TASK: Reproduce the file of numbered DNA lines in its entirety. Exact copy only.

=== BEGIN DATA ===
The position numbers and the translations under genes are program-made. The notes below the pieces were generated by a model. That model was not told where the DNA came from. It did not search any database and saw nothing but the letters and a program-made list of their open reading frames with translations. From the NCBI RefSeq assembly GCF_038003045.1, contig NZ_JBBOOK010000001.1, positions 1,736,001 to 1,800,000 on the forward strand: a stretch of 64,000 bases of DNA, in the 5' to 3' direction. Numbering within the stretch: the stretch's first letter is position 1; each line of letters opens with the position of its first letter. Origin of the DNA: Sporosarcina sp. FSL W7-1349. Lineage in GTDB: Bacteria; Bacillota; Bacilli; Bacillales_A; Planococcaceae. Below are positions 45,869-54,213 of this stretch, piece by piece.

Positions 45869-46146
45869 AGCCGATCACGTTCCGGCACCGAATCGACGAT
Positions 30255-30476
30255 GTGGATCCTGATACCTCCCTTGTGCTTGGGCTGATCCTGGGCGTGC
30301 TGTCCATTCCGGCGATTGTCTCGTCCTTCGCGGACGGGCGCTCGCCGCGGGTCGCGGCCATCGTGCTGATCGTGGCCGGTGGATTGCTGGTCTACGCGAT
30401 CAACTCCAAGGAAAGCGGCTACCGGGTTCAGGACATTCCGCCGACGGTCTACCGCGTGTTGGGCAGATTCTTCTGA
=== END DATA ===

The position numbers and the translations under genes are program-made. The notes below the pieces were generated by a model. That model was not told where the DNA came from. It did not search any database and saw nothing but the letters and a program-made list of their open reading frames with translations. From the NCBI RefSeq assembly GCF_038003045.1, contig NZ_JBBOOK010000001.1, positions 1,736,001 to 1,800,000 on the forward strand: a stretch of 64,000 bases of DNA, in the 5' to 3' direction. Numbering within the stretch: the stretch's first letter is position 1; each line of letters opens with the position of its first letter. Origin of the DNA: Sporosarcina sp. FSL W7-1349. Lineage in GTDB: Bacteria; Bacillota; Bacilli; Bacillales_A; Planococcaceae. Below are positions 45,869-54,213 of this stretch, piece by piece.

Positions 45869-46146
45869 AGCCGATCACGTTCCGGCACCGAATCGACGAT
Positions 30255-30476
30255 GTGGATCCTGATACCTCCCTTGTGCTTGGGCTGATCCTGGGCGTGC
30301 TGTCCATTCCGGCGATTGTCTCGTCCTTCGCGGACGGGCGCTCGCCGCGGGTCGCGGCCATCGTGCTGATCGTGGCCGGTGGATTGCTGGTCTACGCGAT
30401 CAACTCCAAGGAAAGCGGCTACCGGGTTCAGGACATTCCGCCGACGGTCTACCGCGTGTTGGGCAGATTCTTCTGA